New York has many exciting things in its favour: the Statue of Liberty, some of the most flamboyant street fashion about, galleries so great you’d happily run the streets naked in exchange for a visit and perhaps some of the weirdest and most wonderful photographs of masquerade and ritual costume you may ever see!
Exhibiting at New York’s Three Squares Studio, the exceptionally talented photographer Phyllis Galembo has travelled the world far and wide documenting the costumes of indigenous populations everywhere from Cuba and Nigera to Mexico and Haiti, and the results are just incredible.
Offering an insightful look into the often under-wraps traditions and cultures from all around the world, her photographs maintain just the right balance of bizarre and fantastic. From the grass skirts of West Africa to the flamboyant full body cloths of Nigeria, Phyllis has photographed it all, and in such a beautifully graceful and observant way. I for one am seriously bowled over.
- Scarlett O’Flaherty’s photographs focus on social documentary and slow-journalism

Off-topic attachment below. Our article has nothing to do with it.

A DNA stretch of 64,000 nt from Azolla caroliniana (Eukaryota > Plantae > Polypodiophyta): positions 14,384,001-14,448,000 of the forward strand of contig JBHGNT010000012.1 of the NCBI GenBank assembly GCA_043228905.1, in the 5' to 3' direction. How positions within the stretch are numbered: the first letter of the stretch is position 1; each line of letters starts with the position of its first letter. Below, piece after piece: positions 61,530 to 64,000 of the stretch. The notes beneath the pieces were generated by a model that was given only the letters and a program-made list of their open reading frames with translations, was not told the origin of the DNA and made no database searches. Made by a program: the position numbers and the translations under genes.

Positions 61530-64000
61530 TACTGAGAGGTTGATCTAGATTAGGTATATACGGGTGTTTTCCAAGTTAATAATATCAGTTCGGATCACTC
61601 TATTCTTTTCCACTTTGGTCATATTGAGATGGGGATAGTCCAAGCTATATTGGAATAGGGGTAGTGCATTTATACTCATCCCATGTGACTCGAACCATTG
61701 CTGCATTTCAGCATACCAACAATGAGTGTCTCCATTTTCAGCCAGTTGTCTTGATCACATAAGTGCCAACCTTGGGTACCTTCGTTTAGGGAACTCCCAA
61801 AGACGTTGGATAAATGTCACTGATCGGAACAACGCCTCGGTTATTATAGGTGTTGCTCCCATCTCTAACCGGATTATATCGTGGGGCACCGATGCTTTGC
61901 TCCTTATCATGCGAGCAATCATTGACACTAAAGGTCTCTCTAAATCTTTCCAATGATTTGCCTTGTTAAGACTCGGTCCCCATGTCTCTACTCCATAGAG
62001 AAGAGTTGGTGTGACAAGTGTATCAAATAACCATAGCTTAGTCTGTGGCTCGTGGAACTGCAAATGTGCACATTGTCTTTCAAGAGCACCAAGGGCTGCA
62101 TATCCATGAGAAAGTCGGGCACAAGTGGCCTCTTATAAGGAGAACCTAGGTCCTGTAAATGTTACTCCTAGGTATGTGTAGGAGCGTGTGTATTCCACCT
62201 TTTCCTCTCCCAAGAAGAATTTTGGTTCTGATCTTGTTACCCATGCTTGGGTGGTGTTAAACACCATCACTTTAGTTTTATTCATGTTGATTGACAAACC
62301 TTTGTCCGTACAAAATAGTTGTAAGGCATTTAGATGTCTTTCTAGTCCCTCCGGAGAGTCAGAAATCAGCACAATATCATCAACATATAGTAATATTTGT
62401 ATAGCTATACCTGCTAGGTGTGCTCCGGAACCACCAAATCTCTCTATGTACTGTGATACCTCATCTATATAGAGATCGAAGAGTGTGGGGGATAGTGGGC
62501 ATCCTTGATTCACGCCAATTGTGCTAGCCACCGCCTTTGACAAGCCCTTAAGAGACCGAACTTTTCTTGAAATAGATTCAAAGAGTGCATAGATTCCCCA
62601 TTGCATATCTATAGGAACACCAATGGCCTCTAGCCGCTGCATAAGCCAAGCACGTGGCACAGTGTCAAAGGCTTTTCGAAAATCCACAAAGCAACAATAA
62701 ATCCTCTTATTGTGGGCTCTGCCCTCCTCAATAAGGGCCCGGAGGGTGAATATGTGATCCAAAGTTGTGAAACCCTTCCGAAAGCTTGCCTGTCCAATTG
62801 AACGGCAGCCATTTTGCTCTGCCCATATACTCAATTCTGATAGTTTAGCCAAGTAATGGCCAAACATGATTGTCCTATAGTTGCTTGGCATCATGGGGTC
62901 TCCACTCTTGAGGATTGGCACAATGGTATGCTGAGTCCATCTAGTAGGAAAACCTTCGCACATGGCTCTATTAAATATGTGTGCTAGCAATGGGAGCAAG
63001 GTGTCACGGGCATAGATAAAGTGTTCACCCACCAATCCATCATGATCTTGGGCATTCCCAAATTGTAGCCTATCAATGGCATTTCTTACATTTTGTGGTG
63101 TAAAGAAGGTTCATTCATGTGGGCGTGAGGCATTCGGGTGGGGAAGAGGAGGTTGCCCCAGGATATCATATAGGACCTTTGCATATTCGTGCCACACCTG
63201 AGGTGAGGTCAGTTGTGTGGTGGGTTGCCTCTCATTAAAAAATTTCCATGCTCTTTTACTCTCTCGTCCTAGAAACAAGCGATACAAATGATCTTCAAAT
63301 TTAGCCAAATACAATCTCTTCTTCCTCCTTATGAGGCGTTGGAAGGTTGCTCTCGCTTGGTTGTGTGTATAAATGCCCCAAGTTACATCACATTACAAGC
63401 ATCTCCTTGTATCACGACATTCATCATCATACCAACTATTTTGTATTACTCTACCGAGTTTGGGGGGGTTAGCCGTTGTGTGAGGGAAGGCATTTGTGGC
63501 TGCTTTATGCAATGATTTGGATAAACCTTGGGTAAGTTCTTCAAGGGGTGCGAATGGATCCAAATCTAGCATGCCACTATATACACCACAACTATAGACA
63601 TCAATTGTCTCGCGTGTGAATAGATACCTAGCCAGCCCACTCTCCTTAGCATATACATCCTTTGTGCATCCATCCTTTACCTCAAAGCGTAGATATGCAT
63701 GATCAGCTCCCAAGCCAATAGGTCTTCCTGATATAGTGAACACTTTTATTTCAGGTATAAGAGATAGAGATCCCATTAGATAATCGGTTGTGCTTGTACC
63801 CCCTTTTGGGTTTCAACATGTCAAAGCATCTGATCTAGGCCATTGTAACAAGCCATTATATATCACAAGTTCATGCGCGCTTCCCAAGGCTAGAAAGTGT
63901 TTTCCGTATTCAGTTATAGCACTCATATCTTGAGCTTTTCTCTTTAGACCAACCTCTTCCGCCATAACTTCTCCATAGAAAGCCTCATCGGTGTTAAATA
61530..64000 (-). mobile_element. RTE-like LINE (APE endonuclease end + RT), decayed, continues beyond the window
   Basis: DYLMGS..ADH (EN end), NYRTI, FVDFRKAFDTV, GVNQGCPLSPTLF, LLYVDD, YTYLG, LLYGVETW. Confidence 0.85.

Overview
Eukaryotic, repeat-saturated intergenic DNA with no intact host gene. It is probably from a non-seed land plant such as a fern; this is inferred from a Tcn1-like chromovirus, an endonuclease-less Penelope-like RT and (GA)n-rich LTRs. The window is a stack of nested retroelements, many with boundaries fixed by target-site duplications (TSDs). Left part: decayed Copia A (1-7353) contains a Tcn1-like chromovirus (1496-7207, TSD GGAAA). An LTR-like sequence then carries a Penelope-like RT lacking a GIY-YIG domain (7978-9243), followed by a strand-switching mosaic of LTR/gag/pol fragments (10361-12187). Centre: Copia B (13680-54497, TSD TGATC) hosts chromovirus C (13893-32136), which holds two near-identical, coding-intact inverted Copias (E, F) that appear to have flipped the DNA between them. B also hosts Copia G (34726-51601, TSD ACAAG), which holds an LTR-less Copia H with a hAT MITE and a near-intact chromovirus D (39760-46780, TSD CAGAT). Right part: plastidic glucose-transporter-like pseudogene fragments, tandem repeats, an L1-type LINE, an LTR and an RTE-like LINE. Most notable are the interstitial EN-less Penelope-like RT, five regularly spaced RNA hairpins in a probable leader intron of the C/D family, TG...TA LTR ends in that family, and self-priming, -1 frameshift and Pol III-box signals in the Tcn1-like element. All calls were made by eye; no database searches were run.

- Fatima Al Qadiri is mono.kultur magazine’s latest muse
- Michael DeForge’s mysterious, ominous illustrations
- Jesús Sotés folkish work draws darker themes into his commercial illustration
- Alex Blouin shoots petrolheads at Canada’s biggest car show
- Designer Cindy Kutikova on translating her ideas into a visual language
- The Sky Sports rebrand features bespoke type and refined logos across nine channels
- Rick and Morty’s Exquisite Corpse trailer features 22 animators including Simon Landrein and Bendik Kaltenborn
- Larry Hallegua captures sun worshippers on Pattaya Beach in Thailand
- Applicants to UK arts and design university courses declines by over 14,000 this year
- Michael Bierut designs new brand identity for the Poetry Foundation
- Design, Revolt, Rainbow: the pioneering work of graphic designer Willy Fleckhaus